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The Compost Worm
When you look at a worm you don't think wow what a lot of legs but unbeknownst to you they do have a lot of rather wonderful legs. If you look at a worm under a microscope you will see lots of legs around their bodies, called setae, which help the worm to move along. The incredible thing about these legs is that they can be pulled in and out by the worm. Poking the setae out into the soil at the tail end anchors the worm, whilst its muscles push it forward. They can then be poked out at the head end, anchoring the worm whilst it waits for the tail end to catch up.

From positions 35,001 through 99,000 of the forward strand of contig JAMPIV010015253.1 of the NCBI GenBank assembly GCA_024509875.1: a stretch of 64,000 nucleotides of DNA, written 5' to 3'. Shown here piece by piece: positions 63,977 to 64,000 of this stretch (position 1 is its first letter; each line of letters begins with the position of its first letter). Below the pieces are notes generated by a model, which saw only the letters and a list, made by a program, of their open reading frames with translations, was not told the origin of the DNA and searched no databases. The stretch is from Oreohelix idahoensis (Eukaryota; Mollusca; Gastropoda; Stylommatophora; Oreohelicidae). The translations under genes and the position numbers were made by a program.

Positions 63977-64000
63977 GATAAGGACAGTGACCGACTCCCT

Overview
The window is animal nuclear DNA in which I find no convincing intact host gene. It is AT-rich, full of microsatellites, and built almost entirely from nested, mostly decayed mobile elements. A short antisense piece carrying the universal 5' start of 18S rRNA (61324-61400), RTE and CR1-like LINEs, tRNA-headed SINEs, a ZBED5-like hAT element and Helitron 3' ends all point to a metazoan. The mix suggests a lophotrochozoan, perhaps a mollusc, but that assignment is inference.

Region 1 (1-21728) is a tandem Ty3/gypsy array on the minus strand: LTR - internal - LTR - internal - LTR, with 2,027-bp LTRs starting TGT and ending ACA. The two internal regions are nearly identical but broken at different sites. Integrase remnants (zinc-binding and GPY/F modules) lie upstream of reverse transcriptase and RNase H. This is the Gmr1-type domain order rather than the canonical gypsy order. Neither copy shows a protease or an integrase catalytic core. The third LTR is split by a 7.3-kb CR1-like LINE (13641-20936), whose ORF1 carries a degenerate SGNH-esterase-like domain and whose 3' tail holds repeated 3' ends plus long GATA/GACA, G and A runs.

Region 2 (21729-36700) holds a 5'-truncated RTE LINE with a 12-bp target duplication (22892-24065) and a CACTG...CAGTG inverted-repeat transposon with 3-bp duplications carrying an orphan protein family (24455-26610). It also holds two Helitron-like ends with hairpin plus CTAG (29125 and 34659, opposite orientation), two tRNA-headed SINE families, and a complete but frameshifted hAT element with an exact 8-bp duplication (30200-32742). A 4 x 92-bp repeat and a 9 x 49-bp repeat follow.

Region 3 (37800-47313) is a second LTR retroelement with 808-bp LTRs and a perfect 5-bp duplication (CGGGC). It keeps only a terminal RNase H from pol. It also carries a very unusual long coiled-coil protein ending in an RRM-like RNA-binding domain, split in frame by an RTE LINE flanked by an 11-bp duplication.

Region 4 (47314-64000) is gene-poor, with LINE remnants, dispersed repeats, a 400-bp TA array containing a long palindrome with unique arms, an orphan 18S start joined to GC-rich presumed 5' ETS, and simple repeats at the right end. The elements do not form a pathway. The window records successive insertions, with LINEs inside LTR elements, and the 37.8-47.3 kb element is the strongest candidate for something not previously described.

Worms make a lot of slime or coelomic fluid, which keeps them lubricated while creating burrows. They cover themselves in it when they are in extremes of heat and cold, or if they are irritated by chemicals or predators. A particular worm called Didymogaster sylvaticus goes so far as to squirt its slime over 30cm into the air to scare predators. The Australian worm, Megascolides australis can squirt only 10cm, but it’s worth a mention as it can grow up to 12 feet in length and because it's skin is so fragile, it lines all its burrows with such huge quantities of slime that they say you can hear the gurgling sounds the slime makes when the worms are on the move many feet below the surface.